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New Bitcoin tax plans could stifle greener blockchain tech – The Verge

Ongoing efforts to pass a bipartisan infrastructure bill could reshape the cryptocurrency world, as lawmakers debate new tax-reporting requirements on various parts of the blockchain system. The Washington Post is reporting that, on Thursday, Treasury Secretary Janet Yellen directly lobbied lawmakers to keep stronger cryptocurrency tax provisions in the infrastructure bill.

It’s a sign of how committed the White House is to bringing cryptocurrency into the broader tax-reporting system, even as the details of the new requirements threaten to upset the delicate political balance of the infrastructure plan.

From the beginning, the drafters of the bipartisan infrastructure framework hoped to offset the rush of new spending with $28 billion in new cryptocurrency taxes (levied over 10 years). Broadly, the tax proposals have been uncontroversial — but the details of who will bear the burden of reporting transactions have been maddeningly difficult to agree upon.

The initial bill text released on Saturday placed a broad new requirement on cryptocurrency brokers to report transactions as part of their tax returns, similar to existing requirements for trading conventional assets. But the original text left the definition of a “broker” vague, potentially extending to wallet developers or miners.

An amendment from Sens. Ron Wyden (D-OR), Cynthia Lummis (R-WY), and Pat Toomey (R-PA) would explicitly exempt miners from any reporting requirements, but the amendment has yet to pass. More recently, a group of lawmakers led by Sen. Mark Warner (D-VA) has offered a slightly harsher compromise, which has gained more support in Congress but left many cryptocurrency advocates uncomfortable. In particular, advocates are concerned that the uneven reporting requirements in the Warner amendment could lead to a lasting split between different blockchain technologies.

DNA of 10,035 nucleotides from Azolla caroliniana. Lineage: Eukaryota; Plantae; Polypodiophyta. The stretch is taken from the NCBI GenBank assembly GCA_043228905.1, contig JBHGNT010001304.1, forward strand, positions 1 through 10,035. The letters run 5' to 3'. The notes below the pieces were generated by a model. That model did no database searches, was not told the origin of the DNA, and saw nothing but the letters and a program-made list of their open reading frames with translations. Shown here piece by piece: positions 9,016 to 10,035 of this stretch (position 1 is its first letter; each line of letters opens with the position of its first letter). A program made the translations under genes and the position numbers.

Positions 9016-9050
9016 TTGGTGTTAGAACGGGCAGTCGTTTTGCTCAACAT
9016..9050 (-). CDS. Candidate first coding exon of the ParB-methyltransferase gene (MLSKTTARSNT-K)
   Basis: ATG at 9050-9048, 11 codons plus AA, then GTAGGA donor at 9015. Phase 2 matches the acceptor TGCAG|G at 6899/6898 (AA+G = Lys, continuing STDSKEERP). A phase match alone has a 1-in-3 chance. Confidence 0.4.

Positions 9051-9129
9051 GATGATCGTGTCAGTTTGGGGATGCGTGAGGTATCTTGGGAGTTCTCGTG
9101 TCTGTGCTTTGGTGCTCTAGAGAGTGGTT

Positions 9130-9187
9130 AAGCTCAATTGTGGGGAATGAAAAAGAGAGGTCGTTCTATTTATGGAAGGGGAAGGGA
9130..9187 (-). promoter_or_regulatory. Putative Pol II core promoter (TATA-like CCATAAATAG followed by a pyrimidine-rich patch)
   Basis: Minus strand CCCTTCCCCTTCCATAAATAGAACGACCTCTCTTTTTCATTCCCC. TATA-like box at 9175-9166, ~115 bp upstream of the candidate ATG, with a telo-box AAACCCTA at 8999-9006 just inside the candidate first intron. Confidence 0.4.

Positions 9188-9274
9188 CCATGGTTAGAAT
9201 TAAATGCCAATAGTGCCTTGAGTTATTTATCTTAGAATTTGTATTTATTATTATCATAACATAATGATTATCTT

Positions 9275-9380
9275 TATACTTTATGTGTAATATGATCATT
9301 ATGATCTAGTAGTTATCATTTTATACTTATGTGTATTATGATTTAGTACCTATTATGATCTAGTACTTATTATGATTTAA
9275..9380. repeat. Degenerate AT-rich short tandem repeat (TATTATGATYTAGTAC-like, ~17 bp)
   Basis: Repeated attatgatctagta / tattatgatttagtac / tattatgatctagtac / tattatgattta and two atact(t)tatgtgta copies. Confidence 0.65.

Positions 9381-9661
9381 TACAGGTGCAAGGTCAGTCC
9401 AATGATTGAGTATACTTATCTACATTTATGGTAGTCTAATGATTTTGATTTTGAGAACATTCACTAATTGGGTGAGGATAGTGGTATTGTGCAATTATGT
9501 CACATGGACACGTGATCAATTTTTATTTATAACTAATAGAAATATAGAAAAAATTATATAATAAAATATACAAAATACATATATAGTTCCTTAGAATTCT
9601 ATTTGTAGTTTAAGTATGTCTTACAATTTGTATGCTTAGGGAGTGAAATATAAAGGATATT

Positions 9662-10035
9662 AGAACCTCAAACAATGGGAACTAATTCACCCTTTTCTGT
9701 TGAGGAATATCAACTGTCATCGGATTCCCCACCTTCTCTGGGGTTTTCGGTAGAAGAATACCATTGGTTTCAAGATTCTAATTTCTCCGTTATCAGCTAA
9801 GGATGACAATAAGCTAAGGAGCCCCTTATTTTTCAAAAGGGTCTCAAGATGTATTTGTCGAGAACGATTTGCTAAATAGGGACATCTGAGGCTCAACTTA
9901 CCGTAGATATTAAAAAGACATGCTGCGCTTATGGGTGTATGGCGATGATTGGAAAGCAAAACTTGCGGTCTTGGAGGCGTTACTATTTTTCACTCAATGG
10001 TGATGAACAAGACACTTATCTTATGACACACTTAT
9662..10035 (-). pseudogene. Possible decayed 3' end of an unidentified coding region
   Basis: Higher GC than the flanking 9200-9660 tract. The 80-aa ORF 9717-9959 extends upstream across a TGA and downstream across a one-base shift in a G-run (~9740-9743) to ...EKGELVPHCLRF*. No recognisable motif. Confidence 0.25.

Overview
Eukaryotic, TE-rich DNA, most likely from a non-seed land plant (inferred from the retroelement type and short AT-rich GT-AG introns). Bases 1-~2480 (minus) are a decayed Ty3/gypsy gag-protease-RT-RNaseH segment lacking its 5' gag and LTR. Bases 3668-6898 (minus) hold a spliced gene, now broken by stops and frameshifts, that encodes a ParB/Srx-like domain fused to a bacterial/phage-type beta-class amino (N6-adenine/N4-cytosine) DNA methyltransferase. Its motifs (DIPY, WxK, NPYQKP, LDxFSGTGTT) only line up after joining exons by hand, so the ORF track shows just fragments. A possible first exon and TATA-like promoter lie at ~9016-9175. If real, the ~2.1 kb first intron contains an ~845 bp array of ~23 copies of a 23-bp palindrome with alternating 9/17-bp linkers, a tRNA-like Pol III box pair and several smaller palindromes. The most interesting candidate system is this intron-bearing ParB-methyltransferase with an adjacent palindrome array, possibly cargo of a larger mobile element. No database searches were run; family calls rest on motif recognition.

Most cryptocurrency still relies on proof-of-work blockchains like Bitcoin, which require energy-intensive mining to certify new entries on the blockchain. But a new model of blockchain would allow miners to certify blocks by staking a certain amount of currency (hence “proof-of-stake”), thus allowing for faster and more complex transactions. Proof-of-stake blockchains are still less popular, but some larger coins (most notably Zcash) are actively considering a switch to the new mode. Ethereum is in the process of launching its own staked blockchain, called Ethereum 2.0 or ETH2.

The Warner amendment defines “broker” to include proof-of-stake miners but not proof-of-work miners, due to the additional complexity and financial flexibility of proof-of-stake mining. But cryptocurrency groups worry that the additional regulatory burden will drive coins away from proof-of-stake systems, stifling the new innovation before it has a chance to take hold.

“The language in the new amendment enshrines one of many competing technologies in law,” Coin Center’s Neeraj Agrawal told The Verge. “It is the government picking a winner on an otherwise competitive field. And worst of all, tech policy of this magnitude is being done as last minute tax provision buried in a massive must-pass infrastructure bill. This is no way to make policy.”

The split is particularly divisive given the intense energy demands of proof-of-work mining, a long-standing sore point for cryptocurrency that many had hoped proof-of-stake systems would address. In a tweet Thursday night, Sen. Wyden criticized the Warner amendment through the lens of climate policy, calling it “a government-sanctioned safe harbor for the most climate-damaging form of crypto tech.”

Most Bitcoin groups, including Coin Center, are now pushing for the Wyden amendment as the least damaging option, despite the White House’s lobbying. “This will not happen without your elected reps hearing from you,” said Coinbase CEO Brian Armstrong on Twitter. “Please contact your senators and ask them to support the amendment.”